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The Misadventures of Mrs. B: Bolognese

Cook. Writer. Wife. Daughter. Sister. Friend. Klutz.

Tuesday, January 12, 2010

Bolognese

Bolognese.

The very word brings a delicious shiver to my spine and gets my mouth a-watering.

There are about as many variations on the recipe for bolognese as there are days in the year on which I'd be happy to eat it.  That's a lot.

The variation I most often employ was introduced to me by Anne Burrell on her Food Network show "Secrets of a Restaurant Chef".  I was so intrigued by the recipe that I had no choice but to try it myself.

Seriously.  It was fated.

Since then I've pretty much started eyeballing a few of the ingredients and adjusted here and there to suit my tastes.  If you would like to start from scratch, though, check out the original recipe here.

Let's get started, shall we?





What IS that, you ask? That, my friends, is a poorly-taken picture of around 2 lbs of browned ground beef.  I really should start using my actual fancy shmancy camera for these pictures.

In Anne's recipe she calls for the beef to be browned with the veggies.  As Hall and Oates once stated, I can't go for that.  Why? Because I prefer to get as much fat out of the sauce as I can, wherever possible.  So I brown the beef first and drain it.  Then I rinse it.  This process may lose me some flavor, but it saves me a rumbly tummy later on.  Yeah, I just went there.





While my beef has been browning, I've been dicing three celery stalks and grating two onions and three carrots.  Why grating? Because I prefer this sauce without big bits of veggie in it, and my mini food processor broke.  Please, send me money for a new one...or just a new one entirely.  I'm in dire need.

Once the meat is out of the pot and I heat a coating of olive oil in the bottom, the veggies go in, along with four crushed garlic cloves.  I could easily put more in there because, well, I love garlic.  But Rob's not as devoted to garlic as I.

Now is the time to be patient because the vegetables need to brown.  Literally brown.  And it takes a while.  In my world, on medium high heat, it takes about 10 to 15 minutes.

 

Once your veggies have browned, dump all that meat back in...

 

...along with 2 cups of tomato paste.  At least, Anne calls for two cups.  I generally put in about 12 - 16 oz.  To each their own.

The tomato paste should then be incorporated into your mixture and, again, browned.  Anne is very big on this browning thing.  It's where the flavors develop.

 
In case you couldn't tell yet...this smells good.


 

Now it's time for some vino.  I have made this bolognese with and without wine, depending on whether or not I have it on hand.  I can honestly say that I love it just as much either way.  But, if it's on hand, I go for it.

 

I don't really measure the amount of wine I put in - probably around 2 cups.  Enough that when you stir things around you can see the wine.  Then I let it simmer down until the wine is about halfway evaporated.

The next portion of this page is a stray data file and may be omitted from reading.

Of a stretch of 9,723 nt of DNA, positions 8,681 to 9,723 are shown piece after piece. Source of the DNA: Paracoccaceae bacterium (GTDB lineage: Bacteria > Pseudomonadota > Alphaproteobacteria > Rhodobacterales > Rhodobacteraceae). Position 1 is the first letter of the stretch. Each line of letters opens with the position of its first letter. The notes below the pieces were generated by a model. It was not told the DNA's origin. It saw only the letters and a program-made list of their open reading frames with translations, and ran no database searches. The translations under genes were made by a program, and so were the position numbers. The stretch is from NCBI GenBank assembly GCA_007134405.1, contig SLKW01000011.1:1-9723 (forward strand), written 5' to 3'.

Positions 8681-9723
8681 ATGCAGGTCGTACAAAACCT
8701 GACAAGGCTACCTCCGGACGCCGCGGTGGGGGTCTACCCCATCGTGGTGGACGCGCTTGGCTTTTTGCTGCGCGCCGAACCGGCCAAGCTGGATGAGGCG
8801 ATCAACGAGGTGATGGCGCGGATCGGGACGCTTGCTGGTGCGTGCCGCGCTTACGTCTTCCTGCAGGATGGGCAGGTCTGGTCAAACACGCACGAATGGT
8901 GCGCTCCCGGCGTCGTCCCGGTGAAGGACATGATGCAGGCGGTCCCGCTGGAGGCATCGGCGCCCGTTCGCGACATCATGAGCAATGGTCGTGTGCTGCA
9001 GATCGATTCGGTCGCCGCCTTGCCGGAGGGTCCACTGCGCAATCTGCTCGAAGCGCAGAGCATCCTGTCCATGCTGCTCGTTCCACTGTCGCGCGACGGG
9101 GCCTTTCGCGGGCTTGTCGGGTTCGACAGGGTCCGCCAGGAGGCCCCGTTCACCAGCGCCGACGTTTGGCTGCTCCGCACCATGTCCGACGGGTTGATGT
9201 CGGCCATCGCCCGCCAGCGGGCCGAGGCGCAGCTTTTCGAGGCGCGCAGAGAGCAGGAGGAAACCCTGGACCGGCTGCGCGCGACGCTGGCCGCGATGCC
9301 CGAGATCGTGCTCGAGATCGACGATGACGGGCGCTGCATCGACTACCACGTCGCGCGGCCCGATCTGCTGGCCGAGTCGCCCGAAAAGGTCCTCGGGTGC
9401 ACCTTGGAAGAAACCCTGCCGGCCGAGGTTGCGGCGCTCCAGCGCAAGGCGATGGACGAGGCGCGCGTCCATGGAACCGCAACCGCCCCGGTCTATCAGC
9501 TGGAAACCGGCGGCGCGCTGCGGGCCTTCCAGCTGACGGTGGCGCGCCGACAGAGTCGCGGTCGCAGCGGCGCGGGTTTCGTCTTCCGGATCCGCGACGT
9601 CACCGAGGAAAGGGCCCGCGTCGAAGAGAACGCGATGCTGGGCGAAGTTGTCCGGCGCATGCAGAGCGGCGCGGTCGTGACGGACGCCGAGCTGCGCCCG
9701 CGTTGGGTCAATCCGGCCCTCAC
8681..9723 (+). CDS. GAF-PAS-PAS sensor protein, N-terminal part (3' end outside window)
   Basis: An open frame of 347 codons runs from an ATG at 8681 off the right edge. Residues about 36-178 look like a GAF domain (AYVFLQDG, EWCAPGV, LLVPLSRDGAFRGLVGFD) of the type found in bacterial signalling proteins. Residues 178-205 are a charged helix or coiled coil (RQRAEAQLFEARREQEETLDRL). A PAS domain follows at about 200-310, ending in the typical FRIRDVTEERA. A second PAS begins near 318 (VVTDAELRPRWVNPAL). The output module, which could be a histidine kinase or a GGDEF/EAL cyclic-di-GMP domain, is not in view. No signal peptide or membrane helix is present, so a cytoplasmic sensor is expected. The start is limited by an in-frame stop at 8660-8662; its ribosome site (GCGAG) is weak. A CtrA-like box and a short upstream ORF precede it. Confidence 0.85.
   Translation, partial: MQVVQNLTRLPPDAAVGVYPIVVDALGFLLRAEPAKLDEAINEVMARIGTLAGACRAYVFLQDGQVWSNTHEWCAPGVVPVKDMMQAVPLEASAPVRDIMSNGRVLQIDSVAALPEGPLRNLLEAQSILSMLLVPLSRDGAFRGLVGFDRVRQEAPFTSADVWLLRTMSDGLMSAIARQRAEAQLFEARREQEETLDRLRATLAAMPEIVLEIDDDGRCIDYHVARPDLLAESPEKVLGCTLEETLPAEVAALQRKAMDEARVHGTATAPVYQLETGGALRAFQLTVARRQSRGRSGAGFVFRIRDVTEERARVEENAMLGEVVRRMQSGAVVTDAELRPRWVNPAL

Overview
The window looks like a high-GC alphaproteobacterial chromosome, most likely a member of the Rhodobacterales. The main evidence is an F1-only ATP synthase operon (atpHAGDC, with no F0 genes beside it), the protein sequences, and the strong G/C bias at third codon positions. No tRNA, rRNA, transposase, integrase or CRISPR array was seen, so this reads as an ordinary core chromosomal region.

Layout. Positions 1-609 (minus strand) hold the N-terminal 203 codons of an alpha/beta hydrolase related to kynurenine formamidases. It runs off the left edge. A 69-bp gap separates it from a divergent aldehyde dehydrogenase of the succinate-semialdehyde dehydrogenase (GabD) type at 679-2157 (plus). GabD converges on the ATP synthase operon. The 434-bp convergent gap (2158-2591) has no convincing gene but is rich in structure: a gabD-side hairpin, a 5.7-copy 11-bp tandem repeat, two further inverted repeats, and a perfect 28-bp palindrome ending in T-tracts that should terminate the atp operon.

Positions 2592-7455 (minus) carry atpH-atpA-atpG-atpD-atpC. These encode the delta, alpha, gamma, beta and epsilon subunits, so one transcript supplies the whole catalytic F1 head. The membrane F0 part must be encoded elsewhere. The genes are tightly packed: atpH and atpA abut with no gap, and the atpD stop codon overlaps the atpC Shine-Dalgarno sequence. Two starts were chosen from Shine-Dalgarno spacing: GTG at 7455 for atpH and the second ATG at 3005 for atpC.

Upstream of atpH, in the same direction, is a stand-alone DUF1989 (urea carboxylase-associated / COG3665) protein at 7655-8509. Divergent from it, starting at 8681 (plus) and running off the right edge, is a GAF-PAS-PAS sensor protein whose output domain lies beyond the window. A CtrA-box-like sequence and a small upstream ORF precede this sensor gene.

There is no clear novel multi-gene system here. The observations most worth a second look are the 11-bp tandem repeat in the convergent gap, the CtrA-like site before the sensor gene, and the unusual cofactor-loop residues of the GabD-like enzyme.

While the wine is evaporating away, it's time for thyme!

 

I looooove thyme.  This recipe is the one that introduced me to the joys of thyme.  I take a pretty decent bundle of it and make a bouquet.  Mmmm, it's so fragrant!

 

Once the wine is around half evaporated, toss in that thyme bouquet.




Sprinkle in a generous amount of parsley.  I like parsley.  It adds color.

 

Salt the living heck out of it.  Trust me.  I use Salt Sense since it's lower in sodium, but kosher salt of course works well too.  Either way, season the sauce well and check it as you go along.
 

I normally use 2 dried bay leaves, but since I had fresh on hand, I used 4 this time.

Then, add enough water that you end up with an inch of water above the meat.  For me, that's about 4 cups.

 

 

 

I generally like to then scrape around the bottom of the pot to make sure it's been thoroughly deglazed.  Once that's finished, let the sauce reduce until it is nice and thick, generally about an hour to an hour and a half.  Then, add 3-4 cups of water again! Again, let it reduce, and you're ready to eat as soon as you remove the thyme and bay leaves.  Enjoy!

This is possibly my favorite sauce of all time.  And the smell will linger the rest of the day.  To the point where, when you go to the ER later that night because of a scary looking bug bite and you're getting married in 6 weeks and don't want to take chances, the doctor will ask you if you ate Italian food for dinner.  And you'll realize that you're wearing the shirt you cooked and ate in and that there are practically stink lines radiating from you, that's how strongly you smell of bolognese.  And you'll blush and say "Yes".

But that never happened to me or anything.

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3 Comments:

Blogger Steph @ somewhatsimple said...

I should not have checked this site at lunch time! I want to eat my computer!!!

January 14, 2010 at 1:56 PM

 
Blogger MrsJenB said...

Hahahaha I've made the same mistake many, many times so I feel your pain. But I take it as a compliment! :-) Thanks!

January 14, 2010 at 2:04 PM

 
Blogger Heather@ theherberfamily.blogspot.com said...

Great recipe! Thanks for linking up with Talented Tuesday!

January 19, 2010 at 3:20 PM

 

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